Compared to later in the century, there’s a massive amount of brown malt, making up more than 40% of the grist. Though, obviously, there’s no black malt to add colour. Which is why there’s so much brown malt.
The original mashing scheme was more complicated than a simple infusion and sparge, consisting of three separate mashes.
|Mash number||barrels||strike heat||tap heat|
|1||209||166º F||146º F|
|2||100||186º F||157º F|
|3||106||160º F||154º F|
Only one type of hops was used. On the one hand, they were a classy sort, from East Kent. But they were ancient, coming from the 1801 harvest. I’ve reduced the hopping rate considerably to account for that.
|1805 Barclay Perkins Brown Stout|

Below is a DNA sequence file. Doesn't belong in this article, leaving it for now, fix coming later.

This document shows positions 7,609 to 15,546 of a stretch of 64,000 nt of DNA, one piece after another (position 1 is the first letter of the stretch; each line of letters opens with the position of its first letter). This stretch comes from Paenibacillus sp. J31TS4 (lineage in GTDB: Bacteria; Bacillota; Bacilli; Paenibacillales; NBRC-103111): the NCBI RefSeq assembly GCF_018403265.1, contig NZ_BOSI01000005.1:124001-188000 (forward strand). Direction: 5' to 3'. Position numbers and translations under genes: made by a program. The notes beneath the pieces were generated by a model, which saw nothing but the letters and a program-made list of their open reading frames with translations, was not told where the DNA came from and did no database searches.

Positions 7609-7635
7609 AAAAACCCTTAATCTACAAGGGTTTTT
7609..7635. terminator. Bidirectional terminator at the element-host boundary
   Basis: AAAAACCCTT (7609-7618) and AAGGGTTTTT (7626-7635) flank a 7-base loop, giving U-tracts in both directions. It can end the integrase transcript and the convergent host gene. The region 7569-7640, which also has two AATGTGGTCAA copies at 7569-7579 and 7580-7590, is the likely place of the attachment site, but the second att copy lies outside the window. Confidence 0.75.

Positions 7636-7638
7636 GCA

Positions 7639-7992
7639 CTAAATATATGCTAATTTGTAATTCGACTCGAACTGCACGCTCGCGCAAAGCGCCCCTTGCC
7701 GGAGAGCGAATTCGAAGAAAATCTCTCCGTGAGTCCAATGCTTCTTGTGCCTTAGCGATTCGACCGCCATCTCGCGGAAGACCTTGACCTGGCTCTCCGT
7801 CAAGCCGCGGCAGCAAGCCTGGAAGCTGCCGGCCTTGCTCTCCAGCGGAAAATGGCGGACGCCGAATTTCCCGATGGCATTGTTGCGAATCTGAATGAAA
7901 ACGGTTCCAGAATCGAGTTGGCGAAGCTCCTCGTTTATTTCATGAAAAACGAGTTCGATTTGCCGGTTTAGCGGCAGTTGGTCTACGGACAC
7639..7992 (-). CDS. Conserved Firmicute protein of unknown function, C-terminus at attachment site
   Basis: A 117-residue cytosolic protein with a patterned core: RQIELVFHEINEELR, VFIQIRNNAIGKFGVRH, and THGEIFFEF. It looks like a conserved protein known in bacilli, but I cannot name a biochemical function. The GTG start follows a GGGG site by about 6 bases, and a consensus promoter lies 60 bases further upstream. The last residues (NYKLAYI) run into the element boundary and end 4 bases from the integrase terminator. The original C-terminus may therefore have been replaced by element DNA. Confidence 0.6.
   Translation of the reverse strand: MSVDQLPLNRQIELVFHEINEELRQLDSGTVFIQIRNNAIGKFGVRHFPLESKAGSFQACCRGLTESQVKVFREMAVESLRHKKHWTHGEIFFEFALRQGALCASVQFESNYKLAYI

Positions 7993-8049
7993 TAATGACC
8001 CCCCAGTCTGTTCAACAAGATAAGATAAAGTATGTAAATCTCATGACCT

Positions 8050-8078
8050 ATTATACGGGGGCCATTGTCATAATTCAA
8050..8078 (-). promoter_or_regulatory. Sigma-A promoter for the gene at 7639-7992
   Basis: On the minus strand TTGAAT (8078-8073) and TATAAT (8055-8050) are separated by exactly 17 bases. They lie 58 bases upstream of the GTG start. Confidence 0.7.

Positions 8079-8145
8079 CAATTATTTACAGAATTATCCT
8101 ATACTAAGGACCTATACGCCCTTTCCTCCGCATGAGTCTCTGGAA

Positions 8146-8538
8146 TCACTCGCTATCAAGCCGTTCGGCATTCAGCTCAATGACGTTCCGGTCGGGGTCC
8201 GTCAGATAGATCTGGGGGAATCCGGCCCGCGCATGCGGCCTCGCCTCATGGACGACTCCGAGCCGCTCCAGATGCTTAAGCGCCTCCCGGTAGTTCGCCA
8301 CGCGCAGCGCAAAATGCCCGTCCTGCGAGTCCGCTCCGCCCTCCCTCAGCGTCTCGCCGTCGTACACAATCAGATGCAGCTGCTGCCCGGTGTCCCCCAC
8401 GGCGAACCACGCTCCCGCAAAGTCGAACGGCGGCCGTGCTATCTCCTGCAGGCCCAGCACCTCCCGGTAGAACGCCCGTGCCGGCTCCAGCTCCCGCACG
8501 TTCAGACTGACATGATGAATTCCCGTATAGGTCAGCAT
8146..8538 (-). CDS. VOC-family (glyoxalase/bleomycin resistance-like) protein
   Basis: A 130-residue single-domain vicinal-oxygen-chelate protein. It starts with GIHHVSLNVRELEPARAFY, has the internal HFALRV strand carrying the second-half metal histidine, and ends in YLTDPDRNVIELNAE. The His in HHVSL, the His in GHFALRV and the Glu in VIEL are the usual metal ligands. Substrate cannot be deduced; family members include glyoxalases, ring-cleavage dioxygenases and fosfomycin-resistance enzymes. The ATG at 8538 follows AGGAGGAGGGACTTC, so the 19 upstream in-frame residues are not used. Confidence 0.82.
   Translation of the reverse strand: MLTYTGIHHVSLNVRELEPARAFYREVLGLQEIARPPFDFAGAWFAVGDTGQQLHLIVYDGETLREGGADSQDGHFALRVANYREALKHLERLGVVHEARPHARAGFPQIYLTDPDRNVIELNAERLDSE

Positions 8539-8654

|pale malt||10.25 lb||58.57%|
|brown malt||7.25 lb||41.43%|
|Goldings 120 mins||1.75 oz|
|Goldings 90 mins||1.75 oz|
|Goldings 30 mins||1.75 oz|
|Goldings dry hops||1.00 oz|
|Mash at||150º F|
|Sparge at||165º F|
|Boil time||120 minutes|
|pitching temp||62º F|
|Yeast||Wyeast 1099 Whitbread Ale|
I believe that this would have been vatted for quiet some time?
yes, at least 6 months, probably longer.
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